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The Embassy

Saudi Arabia Is No Ally of America

Saudi Arabia
Vladimir Putin met with Crown Prince and Defence Minister of Saudi Arabia Mohammad bin Salman Al Saud.

The Saudi royals were wailing about the prospect of an attack from Iran and America responded. The Biden administration rushed to coddle and comfort members of the absolute royal dictatorship, the world’s most ostentatious throwback to Medieval times.

Reported the Wall Street Journal: “the U.S. Central Command launched warplanes based in the Persian Gulf region toward Iran as part of an overall elevated alert status of U.S. and Saudi forces.” Even if Riyadh did not fabricate the supposed Iranian threat, as seems likely, what about the Saudi air force, furnished at such a great cost by America’s famous merchants of death?

The Kingdom of Saudi Arabia’s flyers must have been busy, perhaps taking their friends on joyrides. Riyadh treats expensive warplanes as just another royal pleasure—acquired to allow princely dilettantes to pose as glorious warriors—and a disguised payment to Washington for the presence of US military personnel, who act as bodyguards for the King and courtiers. Crown Prince Mohammed bin Salman, or MbS, as the heir apparent is known, is but the latest Saudi ruler to see Americans as nothing but the émigré “help,” brought in to deal with dirty jobs beneath the royals’ dignity.

The Crown Prince—who gained the sobriquet “Slice ‘n Dice” after having journalist Jamal Khashoggi murdered and dismembered in 2018—treated President Joe Biden accordingly. The latter abandoned his commitment to human rights and traveled to the Persian Gulf to kiss MbS’ feet. After a very public fist bump between the two, the president begged his host to supply some extra oil to speed the drop in gasoline prices, ostensibly to reduce revenue for Russia, but conveniently before the midterm elections. The Saudis took Biden’s measure and treated him with contempt, denying his claim to have mentioned human rights and then cutting oil supplies. Jimmy Carter was the last US president to be so ostentatiously and publicly humiliated.

Biden huffed and puffed, threatening “some consequences,” only to rush to the royals’ defense. Such was his response. If Biden’s inclination is to do Riyadh’s bidding after being savagely gelded by it, what would he have done had he been treated with respect? Offered the Saudis control of Central Command? Or the Pentagon itself? Unsurprisingly, Biden’s position toward Saudi Arabia has not struck fear in the hearts of authoritarians around the globe.

The US relationship with Saudi Arabia, inaccurately called “one of the most important on the planet,” has consistently put Riyadh’s interests above that of America. The reasons for doing so are difficult to discern.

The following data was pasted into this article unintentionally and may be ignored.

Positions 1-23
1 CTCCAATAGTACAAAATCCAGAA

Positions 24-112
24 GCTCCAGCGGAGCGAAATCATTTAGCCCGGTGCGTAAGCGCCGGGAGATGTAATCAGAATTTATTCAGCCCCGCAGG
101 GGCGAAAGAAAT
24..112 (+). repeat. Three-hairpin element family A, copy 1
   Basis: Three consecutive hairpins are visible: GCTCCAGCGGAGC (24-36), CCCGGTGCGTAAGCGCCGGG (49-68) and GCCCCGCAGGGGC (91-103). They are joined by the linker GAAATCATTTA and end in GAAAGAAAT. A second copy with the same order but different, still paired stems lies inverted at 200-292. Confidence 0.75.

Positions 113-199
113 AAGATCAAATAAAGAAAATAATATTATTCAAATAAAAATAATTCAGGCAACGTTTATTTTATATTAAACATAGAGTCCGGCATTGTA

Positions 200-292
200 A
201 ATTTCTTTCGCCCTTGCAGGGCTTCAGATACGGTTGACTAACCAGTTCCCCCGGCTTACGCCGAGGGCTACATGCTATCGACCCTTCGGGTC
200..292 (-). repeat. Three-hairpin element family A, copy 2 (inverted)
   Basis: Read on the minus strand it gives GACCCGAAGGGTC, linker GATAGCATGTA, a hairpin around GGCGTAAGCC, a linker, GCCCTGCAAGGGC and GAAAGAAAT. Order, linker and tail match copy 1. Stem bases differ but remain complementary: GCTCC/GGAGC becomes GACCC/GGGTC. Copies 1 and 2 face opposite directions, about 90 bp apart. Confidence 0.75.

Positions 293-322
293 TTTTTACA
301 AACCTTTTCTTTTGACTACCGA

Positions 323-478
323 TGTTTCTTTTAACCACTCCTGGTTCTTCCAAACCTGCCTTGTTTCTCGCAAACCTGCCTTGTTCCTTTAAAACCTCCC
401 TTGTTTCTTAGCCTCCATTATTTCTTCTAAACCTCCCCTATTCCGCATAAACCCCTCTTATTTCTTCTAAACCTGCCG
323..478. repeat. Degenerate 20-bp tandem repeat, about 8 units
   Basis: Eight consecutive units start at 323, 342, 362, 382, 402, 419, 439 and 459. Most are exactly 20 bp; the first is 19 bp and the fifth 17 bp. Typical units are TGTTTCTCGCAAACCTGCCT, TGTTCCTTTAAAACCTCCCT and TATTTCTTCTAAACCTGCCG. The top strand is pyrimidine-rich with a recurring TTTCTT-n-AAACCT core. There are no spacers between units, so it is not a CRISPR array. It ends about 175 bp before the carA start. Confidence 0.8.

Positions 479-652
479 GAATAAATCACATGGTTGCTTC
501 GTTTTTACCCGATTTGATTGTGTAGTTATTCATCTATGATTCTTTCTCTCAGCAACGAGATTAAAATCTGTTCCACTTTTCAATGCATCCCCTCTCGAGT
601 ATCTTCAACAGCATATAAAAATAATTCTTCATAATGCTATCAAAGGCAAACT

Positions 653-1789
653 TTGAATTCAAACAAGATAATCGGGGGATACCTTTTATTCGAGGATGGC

No doubt, the Kingdom presents trade and investment opportunities and US business executives eagerly attended a Saudi economic conference, nicknamed Davos in the Desert, last month. However, such links do not depend on Washington’s celebrated commitment to the royals’ defense. Good capitalists can do commerce without an alliance.

The Kingdom sells oil, an important good, but not as critical as in years past. Moreover, Riyadh does so for its own benefit, not America’s. Without the resulting revenue MbS couldn’t build his palaces and purchase his yachtschateaus, and other necessities of royal life. A refusal to sell to the US wouldn’t matter since the oil market is global. And total supply would be much greater if the Biden administration had not restricted domestic production, continued sanctions against Iran and Venezuela, and imposed penalties on Russian supplies.

Washington might respond that the last three regimes are odious threats to the peace, but so is Riyadh. According to the group Freedom House, the KSA is more repressive than all three, none of which is known for chopping up regime critics. Although supposedly a US friend, the Kingdom imprisons nearly 100 American citizens, mostly for political offenses. Some of the longest sentences have been imposed in recent months, yet another conspicuous affront to the Biden administration.

The KSA is also aggressive and disruptive. Its war against Yemen has killed hundreds of thousands of civilians. The Saudis funded jihadist insurgents in Syria and Libya, fomenting bloody conflict. Riyadh invited Lebanon’s prime minister to visit, and then detained him; sent troops to back up Bahrain’s dictatorial Sunni monarchy, which rules over a Shia majority; and launched a diplomatic and economic war against Qatar, backed by a threat of military invasion. MbS also is dallying with both Russia, despite its invasion of Ukraine, and China, despite US security concerns. An ally, friend, or partner of America the Kingdom is not.

Although Biden has been nothing but obsequious when dealing with Riyadh, Crown Prince “Slice ‘n Dice” misses the Trump administration, whose officials acted like mob consiglieri, doing their utmost to protect MbS from accountability for his crimes. Hence the Kingdom not only rejected Biden’s request for increased oil supplies but publicized the administration’s request for a delay to push any cuts past the midterm election. The crown prince recognized that though he could neither detain nor dismember the president, he could damage Biden’s political prospects.

The contention of the well-funded Saudi lobby, some of whose members paradoxically claim to defend democracy, is that if successive administrations don’t continue to submissively take Riyadh’s side, treating the Kingdom like the ally it is not, the royals will look for other suitors, most obviously Beijing. Which would turn control of the Middle East over to China, leading to America’s decline, the collapse of the West, and a new Dark Ages descending upon the earth, or a close approximation. It’s a profoundly silly argument, but MbS’s minions augment their case by generously spreading money throughout Washington and far beyond.